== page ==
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View Full Version : What to expect at a jam?



Rosendust
09-26-2018, 03:44 PM
Hey all, so next month-I've decided I'm going to take the plunge and go to a local uke jam that a local music store hosts. But my questions are:
1) What to expect, especially since I find myself more reserved in a group of people I'm unfamiliar with.
2) Are there requirements to purchase sheet music or songbooks?
I think these are all the the questions I have, but if I think of more, I'll update the post as needed.
Thanks!
Regards,
Rosendust

RafterGirl
09-26-2018, 04:30 PM
I participate in three monthly jams. Two of them have leaders that post the monthly theme & song sheets online. These two groups have 40-60 participants & have a teaching aspect to them. The third group is smaller, 10-15 people. More of a song circle with each person leading a song. You either bring song sheets to share or do a song from the Daily Ukulele songbook. Both groups are very welcoming to newcomers.

If you can find out more about the structure of the jam, it may help you know what to expect & be more comfortable. I will say that finding groups to play with has helped my playing skills advance, helped my confidence, helped me connect with a larger ukulele family, and been immensely enjoyable.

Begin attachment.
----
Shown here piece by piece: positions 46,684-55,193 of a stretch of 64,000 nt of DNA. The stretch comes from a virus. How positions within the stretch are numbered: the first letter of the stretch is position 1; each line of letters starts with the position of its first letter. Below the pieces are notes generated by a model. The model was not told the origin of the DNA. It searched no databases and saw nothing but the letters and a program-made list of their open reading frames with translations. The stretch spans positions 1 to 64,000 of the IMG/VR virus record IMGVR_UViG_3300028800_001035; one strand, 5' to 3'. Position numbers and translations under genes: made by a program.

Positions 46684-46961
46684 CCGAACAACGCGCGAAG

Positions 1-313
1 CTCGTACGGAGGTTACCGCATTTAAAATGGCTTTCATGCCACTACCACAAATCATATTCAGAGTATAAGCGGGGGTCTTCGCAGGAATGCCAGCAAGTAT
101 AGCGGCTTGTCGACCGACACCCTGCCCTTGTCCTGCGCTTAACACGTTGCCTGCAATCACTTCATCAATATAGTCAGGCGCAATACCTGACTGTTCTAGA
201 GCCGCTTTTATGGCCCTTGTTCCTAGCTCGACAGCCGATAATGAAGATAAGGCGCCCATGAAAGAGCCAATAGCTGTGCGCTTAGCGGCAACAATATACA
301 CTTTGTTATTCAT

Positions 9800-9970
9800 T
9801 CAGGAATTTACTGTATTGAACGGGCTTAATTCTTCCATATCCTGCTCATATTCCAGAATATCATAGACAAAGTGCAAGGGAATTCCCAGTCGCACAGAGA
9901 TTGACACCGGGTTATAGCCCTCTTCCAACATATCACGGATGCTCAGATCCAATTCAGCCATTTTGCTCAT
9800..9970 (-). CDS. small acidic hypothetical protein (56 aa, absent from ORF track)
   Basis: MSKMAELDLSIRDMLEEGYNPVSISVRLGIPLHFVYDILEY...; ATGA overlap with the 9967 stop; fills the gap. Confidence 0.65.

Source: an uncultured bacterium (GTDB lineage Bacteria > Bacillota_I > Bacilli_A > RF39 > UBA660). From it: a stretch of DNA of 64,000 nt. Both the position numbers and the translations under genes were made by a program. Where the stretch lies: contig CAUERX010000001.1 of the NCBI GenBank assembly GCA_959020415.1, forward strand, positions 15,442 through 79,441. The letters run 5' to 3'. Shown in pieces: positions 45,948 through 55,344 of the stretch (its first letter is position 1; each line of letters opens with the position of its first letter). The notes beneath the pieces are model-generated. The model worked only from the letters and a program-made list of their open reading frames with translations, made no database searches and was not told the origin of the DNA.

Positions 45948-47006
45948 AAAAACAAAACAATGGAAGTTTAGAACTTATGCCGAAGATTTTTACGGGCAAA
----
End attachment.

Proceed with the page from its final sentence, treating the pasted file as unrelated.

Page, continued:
ampeep
09-26-2018, 04:59 PM
There's a wide range of jams; at one end is sheet music or tablets & the other end is no written music, where you follow along. The ones with no music are usually more advanced players that pick up songs quickly.

Since the one you're considering is at a music store, I think it is likely have some written music.

kohanmike
09-26-2018, 08:01 PM
I participate in three monthly jams. Two of them have leaders that post the monthly theme & song sheets online. These two groups have 40-60 participants & have a teaching aspect to them. The third group is smaller, 10-15 people. More of a song circle with each person leading a song. You either bring song sheets to share or do a song from the Daily Ukulele songbook. Both groups are very welcoming to newcomers. If you can find out more about the structure of the jam, it may help you know what to expect & be more comfortable. I will say that finding groups to play with has helped my playing skills advance, helped my confidence, helped me connect with a larger ukulele family, and been immensely enjoyable.

I have a very similar experience. Just a few months ago I found out about an acoustic only jam group that meets at a park Sundays from 12 noon to 2 PM. The head guy posts a PDF song book online with about 120 songs, he also brings printed copies, and participants also bring sheets of other songs to pass out. There are about 8-12 players, mostly guitar, I joined to give me more opportunity to play uke since I play bass uke with my regular group twice a week.

Since guitar players tend to favor E key songs, it forced me to get comfortable with the E chord on my uke. They also have mandolin, slide guitar and harmonica players (which I also do once in awhile). They're extremely open to new people, very welcoming no matter at what level you play.

Rosendust, I suggest you don't be reserved at all and come in as if you've been part of it for a long time.

8 tenor cutaway ukes, 5 acoustic bass ukes, 9 solid body bass ukes, 7 mini electric bass guitars